Tuesday, March 5, 2013

FAQ: What is protein nitration?

Nitrated tyrosine
Nitration, in general, is the process of introduction of a nitro group (-NO2). For proteins it represents a post-translational modification that occurs primarily on tyrosine residues. The effect of which seems to vary greatly.

A recent study published in PNAS entitled: "Nitration of Hsp90 induces cell death" describes how nitration as a result of oxidative stress can turn a normally helpful protein into a toxic protein. This 90 kDa heat-shock protein is a part of the highly conserved family of proteins that are well characterized for their function as chaperones. So for Hsp 90 to be able to convert into a protein that induces cell death may, at first, seem illogical. However, since Hsp 90 plays a role in up to 200 cell functions, when it is shut down by tyrosine nitration, all of those cell functions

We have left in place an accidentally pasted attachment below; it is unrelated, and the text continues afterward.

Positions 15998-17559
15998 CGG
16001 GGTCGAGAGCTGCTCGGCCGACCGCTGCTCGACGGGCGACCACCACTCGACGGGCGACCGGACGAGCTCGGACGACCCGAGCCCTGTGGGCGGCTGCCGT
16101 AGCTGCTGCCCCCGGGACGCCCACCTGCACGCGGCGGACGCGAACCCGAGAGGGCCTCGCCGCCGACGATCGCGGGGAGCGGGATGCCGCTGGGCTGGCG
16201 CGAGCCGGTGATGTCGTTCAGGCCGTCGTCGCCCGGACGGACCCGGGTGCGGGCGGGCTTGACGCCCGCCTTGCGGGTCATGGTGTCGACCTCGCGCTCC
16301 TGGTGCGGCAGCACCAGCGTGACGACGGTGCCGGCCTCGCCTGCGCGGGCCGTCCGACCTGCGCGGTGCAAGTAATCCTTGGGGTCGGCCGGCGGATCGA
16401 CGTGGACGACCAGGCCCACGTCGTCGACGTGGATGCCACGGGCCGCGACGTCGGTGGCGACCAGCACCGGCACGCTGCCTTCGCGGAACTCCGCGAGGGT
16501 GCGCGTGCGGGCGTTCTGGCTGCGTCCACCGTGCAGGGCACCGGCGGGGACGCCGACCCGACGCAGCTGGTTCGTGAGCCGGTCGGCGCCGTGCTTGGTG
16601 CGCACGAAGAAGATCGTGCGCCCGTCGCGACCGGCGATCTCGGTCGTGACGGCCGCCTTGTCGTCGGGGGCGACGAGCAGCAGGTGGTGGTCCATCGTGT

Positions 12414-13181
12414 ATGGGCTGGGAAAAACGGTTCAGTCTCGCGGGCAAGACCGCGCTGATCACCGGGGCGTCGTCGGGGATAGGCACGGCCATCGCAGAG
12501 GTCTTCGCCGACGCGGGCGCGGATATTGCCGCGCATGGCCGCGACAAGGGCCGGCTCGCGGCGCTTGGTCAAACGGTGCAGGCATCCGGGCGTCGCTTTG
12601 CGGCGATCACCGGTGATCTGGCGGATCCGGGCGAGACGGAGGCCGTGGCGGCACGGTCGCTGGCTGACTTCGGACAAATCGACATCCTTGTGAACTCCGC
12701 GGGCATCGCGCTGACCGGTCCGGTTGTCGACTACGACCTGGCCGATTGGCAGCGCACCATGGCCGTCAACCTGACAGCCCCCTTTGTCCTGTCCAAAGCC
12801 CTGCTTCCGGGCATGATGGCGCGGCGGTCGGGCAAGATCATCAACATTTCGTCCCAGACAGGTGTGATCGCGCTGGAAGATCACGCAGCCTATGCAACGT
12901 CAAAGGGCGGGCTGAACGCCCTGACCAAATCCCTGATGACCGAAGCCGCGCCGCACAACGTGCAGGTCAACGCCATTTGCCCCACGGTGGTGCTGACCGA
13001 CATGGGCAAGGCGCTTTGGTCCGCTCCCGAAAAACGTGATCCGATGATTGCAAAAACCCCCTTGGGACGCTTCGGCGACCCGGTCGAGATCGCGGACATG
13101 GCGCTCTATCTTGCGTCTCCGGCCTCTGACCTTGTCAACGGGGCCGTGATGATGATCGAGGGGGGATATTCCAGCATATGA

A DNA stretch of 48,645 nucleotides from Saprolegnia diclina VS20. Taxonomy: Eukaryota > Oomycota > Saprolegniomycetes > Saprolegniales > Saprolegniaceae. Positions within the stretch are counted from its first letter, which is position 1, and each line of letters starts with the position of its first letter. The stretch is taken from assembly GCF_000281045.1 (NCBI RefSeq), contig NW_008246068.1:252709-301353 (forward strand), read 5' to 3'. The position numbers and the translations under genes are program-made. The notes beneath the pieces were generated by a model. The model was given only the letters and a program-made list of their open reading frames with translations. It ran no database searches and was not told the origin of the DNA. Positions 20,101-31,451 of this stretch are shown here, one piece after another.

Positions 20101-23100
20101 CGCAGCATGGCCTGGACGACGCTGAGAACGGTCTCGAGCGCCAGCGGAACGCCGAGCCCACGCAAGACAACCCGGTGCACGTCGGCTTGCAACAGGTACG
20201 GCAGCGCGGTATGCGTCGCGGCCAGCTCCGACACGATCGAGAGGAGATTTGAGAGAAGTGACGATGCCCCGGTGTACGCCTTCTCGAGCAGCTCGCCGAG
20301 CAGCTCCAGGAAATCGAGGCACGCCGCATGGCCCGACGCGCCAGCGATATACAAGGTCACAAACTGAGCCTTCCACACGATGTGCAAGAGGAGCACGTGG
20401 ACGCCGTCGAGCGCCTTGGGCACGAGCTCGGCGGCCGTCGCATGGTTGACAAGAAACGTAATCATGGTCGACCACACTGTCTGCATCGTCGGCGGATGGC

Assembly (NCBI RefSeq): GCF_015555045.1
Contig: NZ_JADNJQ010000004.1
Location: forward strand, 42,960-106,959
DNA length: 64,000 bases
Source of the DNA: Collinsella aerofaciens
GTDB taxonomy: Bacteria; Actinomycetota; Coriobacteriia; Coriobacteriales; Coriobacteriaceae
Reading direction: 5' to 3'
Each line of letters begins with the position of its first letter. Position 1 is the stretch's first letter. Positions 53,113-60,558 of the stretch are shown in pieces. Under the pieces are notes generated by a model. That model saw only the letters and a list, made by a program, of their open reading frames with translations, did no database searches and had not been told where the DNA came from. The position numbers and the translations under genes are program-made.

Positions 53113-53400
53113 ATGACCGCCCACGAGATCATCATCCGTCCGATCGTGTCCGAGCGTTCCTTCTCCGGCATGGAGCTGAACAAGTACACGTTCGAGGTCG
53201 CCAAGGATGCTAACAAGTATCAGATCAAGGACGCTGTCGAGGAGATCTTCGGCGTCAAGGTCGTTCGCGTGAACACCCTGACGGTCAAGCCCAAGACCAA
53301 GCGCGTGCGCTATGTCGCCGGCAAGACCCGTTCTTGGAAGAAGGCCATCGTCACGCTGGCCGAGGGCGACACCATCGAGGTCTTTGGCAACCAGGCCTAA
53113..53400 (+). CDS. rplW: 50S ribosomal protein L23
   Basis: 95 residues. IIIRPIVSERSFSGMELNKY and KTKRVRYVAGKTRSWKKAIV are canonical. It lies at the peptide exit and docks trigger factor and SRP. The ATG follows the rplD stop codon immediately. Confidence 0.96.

are adversely affected.

The presence of tyrosine nitrated Hsp 90 is seen in a number of different pathologies and it is hoped that finding a drug that protects against tyrosine nitration may provide protection for a variety of degenerative diseases.

One of the main antioxidant systems employed to keep oxidative stress at bay is the thioredoxin reduction pathway. BMG LABTECH application note #167 describes how thioredoxin activity can be studied in neurons and glial cells using the FLUOstar OPTIMA. For more information visit our applications center.